Slower internet spurs calls for better connection in Nunavut
One Iqaluit resident says his speeds are half of what they usual are
The new year has brought slower internet to Nunavut, spurring some to call for better communications infrastructure in the North.
“It’s been extremely slow,” said Jared Ottenhof, who lives in Iqaluit.
Ottenhof, who uses Northwestel as his internet provider, says his internet speed tests in January have been half what they usually are. Typically, Ottenhof can download at a rate of 15 megabits per second, which is the standard for his plan. But recently he said his speeds are around eight or nine megabits per second.
At home, Ottenhof said he has struggled to do simple tasks such as check email or Facebook updates. “It’s simply not working,” Ottenhof said.
Those problems also extend to his mobile phone apps for online banking and instant messaging.
For Mary-Lee Aliyak, slower internet is hurting her ability to earn an income.
As a stand-up comedian, master of ceremonies and someone who performs qulliq lighting ceremonies, Aliyak depends on the internet to do her work virtually during COVID-19.
“I haven’t been able to do that because of the (internet) connection problems,” Aliyak said, who is also a single mother to five children.
Aliyak accesses the internet through her Bell cellular data plan. Customers of Northwestel and Bell both operate on Northwestel’s Tamarmik Nunaliit satellite network.
Aliyak said her internet began to slow down in late November.
Her children also have problems with the internet. For example, one of her daughters relies on an app on her phone for learning, but struggles to download it. And when downloads continuously stop and restart, it results in data overages.
When Aliyak contacted Bell, she said the company told her that there was a problem with one of their connection towers. She said Bell halved the normal price of her data bill, which is around $490, for January.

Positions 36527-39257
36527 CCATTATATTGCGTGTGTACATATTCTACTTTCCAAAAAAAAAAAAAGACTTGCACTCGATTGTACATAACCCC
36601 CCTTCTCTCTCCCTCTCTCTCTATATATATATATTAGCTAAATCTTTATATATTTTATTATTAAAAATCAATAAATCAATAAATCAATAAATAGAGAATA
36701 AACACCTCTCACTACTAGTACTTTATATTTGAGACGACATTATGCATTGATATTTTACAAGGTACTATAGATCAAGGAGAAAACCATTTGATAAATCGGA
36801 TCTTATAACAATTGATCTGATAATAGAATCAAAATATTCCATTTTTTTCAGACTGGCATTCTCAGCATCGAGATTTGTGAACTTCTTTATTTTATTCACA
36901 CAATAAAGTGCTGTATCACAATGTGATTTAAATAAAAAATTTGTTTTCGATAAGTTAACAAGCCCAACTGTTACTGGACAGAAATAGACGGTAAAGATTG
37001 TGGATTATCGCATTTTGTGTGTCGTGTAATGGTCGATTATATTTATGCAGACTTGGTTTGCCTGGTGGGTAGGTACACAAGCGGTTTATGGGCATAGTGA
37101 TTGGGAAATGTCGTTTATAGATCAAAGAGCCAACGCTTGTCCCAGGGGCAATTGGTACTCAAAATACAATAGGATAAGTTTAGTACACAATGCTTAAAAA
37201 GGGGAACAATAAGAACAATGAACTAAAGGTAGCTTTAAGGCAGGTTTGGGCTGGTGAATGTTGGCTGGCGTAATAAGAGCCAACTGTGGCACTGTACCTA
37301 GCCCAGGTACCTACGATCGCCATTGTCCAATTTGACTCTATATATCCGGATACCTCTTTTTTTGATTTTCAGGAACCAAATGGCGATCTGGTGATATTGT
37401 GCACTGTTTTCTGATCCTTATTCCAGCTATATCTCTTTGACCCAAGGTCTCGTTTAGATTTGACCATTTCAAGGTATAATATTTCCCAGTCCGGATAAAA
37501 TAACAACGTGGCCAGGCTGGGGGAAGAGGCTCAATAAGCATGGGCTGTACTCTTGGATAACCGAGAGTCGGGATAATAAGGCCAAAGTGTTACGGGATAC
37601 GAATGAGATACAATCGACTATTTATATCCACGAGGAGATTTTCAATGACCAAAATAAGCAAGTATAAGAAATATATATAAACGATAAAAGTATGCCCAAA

In Rankin Inlet, Amanda Arsenault said she and other people she knows in the community have complained about the slow internet connection over the past four weeks. Arsenault is a Northwestel customer.
Both Arsenault and Ottenhof said the slow internet is most noticeable during the evenings.
“It just feels like the network is overwhelmed. They’re throttling people during peak hours,” Arsenault said.
Northwestel’s director of communication, Andrew Anderson, said the company is seeing significant shifts in internet usage as more people are working and studying from home. Specifically, more devices are being used on the same internet connection.
Anderson said Northwestel made network changes Monday evening that the company expects to improve service. He added Northwestel is working to get more satellite capacity in the coming months.
He also said that Northwestel implemented a permanent $20 per month price decrease and increased monthly data last year in anticipation of the challenges COVID-19 is bringing to internet service.
Ottenhof said the changes in speed he noticed this week have been marginal if at all, adding he still has trouble using mobile internet.
Arsenault said her internet speed had improved a small amount on Thursday.
Regardless, both Ottenhof and Arsenault say better internet infrastructure is needed for the territory’s connection problems to go away.
“I think reliability needs to improve,” Ottenhof said.
The Government of Nunavut has been trying to build a fibre optic connection to the territory for years, with help from the federal government. Last year, the plan was to connect via an undersea cable to Nunavik. CanArctic Inuit Networks, a private business, has also been working on bringing fibre-optic undersea cables to the territory.
While not yet available, Starlink and Oneweb have said they intend to bring faster internet to Nunavut through low orbit satellites.